Research on the immune response to pregnancy by Prof Sarah Robertson led to the development of a first-in-class embryo culture media to increase chances of embryo implantation in women suffering repeated IVF failure.

Prof Robertson partnered with Danish company Origio A/S to develop EmbryoGen, which contains immune factors to promote robust embryo development. EmbryoGen and its related product BlastGen have been sold into >50 countries by Origio A/S since 2012 and have helped many people around the world experiencing infertility and recurrent miscarriage. It is estimated that around 40,000 babies have been born to into previously childless families using this approach.

The active factor in EmbryoGen is GM-CSF, an immune-regulatory growth factor produced naturally in the uterus and fallopian tubes. Over 20 years of research, Prof Robertson and her team identified the pivotal role of GM-CSF in supporting healthy embryo formation and boosting embryo developmental competence. They found that GM-CSF acts to protect embryos from cell stress and strengthens the embryo to support implantation and enable robust placental development. Clinical trials with 1319 IVF patients using either EmbryoGen media or standard IVF media showed a 20% increase in embryo implantation rate and fewer miscarriages using EmbryoGen. In fact, the women who previously miscarried experienced a 40% increase in implantation success. This research was striking as the scientific consensus in reproductive medicine at the time was that embryos did not require growth factors for optimal development.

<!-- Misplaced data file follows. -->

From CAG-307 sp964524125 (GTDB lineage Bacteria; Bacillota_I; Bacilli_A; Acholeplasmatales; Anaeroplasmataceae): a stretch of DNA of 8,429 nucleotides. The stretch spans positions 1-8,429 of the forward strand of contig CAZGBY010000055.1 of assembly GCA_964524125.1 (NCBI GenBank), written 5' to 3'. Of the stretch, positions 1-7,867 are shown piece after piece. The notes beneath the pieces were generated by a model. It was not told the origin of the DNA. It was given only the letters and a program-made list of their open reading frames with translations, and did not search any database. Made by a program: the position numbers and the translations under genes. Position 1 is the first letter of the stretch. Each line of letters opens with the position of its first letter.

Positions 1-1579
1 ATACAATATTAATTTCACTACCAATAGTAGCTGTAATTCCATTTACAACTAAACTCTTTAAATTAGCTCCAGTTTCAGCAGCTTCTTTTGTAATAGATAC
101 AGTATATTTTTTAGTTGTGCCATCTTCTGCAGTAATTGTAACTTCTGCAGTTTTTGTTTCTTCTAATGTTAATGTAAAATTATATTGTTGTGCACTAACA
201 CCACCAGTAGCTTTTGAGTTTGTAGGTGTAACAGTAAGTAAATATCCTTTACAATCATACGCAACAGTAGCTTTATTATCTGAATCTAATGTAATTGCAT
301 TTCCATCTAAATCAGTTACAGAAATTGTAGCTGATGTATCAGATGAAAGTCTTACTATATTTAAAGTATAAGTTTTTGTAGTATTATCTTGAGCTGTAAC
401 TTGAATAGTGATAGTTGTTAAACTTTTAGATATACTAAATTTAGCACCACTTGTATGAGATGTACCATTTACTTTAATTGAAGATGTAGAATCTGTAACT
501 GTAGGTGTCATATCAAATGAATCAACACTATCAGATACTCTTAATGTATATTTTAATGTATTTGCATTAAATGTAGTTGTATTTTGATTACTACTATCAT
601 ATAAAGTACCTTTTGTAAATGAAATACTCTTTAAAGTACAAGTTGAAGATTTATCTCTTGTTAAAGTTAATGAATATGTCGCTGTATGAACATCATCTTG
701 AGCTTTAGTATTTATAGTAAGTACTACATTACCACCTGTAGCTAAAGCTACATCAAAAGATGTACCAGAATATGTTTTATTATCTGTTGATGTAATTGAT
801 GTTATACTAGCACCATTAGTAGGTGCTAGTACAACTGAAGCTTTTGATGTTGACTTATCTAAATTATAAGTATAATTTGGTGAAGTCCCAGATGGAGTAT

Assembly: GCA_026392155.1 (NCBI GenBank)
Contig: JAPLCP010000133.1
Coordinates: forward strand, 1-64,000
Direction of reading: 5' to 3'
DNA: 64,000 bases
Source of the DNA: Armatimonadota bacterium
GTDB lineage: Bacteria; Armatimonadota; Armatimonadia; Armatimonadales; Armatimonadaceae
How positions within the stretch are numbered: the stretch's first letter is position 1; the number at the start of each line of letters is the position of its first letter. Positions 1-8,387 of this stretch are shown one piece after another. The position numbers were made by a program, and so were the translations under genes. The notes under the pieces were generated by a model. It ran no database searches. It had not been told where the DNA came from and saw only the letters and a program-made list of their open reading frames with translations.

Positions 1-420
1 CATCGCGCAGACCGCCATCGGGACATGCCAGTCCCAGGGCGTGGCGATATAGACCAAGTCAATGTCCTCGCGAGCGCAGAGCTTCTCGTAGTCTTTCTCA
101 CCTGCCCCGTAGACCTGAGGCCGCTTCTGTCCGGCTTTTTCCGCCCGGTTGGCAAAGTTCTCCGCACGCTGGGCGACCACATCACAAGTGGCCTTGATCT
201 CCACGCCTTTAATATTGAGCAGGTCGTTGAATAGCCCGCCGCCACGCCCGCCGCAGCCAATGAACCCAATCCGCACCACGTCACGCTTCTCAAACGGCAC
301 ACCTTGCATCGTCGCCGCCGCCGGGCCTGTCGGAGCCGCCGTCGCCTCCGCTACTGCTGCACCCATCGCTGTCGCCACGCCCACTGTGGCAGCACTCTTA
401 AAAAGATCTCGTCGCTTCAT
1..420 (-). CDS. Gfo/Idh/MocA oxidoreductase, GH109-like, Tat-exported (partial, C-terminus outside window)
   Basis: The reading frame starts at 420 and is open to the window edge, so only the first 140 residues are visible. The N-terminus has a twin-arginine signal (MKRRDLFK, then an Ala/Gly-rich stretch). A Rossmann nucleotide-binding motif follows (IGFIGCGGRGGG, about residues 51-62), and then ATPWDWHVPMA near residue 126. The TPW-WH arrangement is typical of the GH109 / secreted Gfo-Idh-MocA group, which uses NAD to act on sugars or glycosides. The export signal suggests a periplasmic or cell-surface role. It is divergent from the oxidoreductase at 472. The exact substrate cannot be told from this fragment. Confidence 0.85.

Prof Robertson's research has been consistently supported by the National Health and Medical Research Council since the early 1990's and she currently holds an NHMRC Investigator Fellowship. She is an elected Fellow of both the Australian Academy of Science and the Australian Academy for Health and Medical Sciences and has received several awards including the prestigious NHMRC Elizabeth Blackburn Investigator Grant Award for Leadership in Basic Science. She continues her research in reproductive biology seeking to advance new treatments for pregnancy disorders through understanding the immune regulation of conception and pregnancy.

This story is published as part of the "15th Anniversary Celebration" series of the Robinson Research Institute. Highlighting the achievements and life-changing breakthroughs of our research teams.


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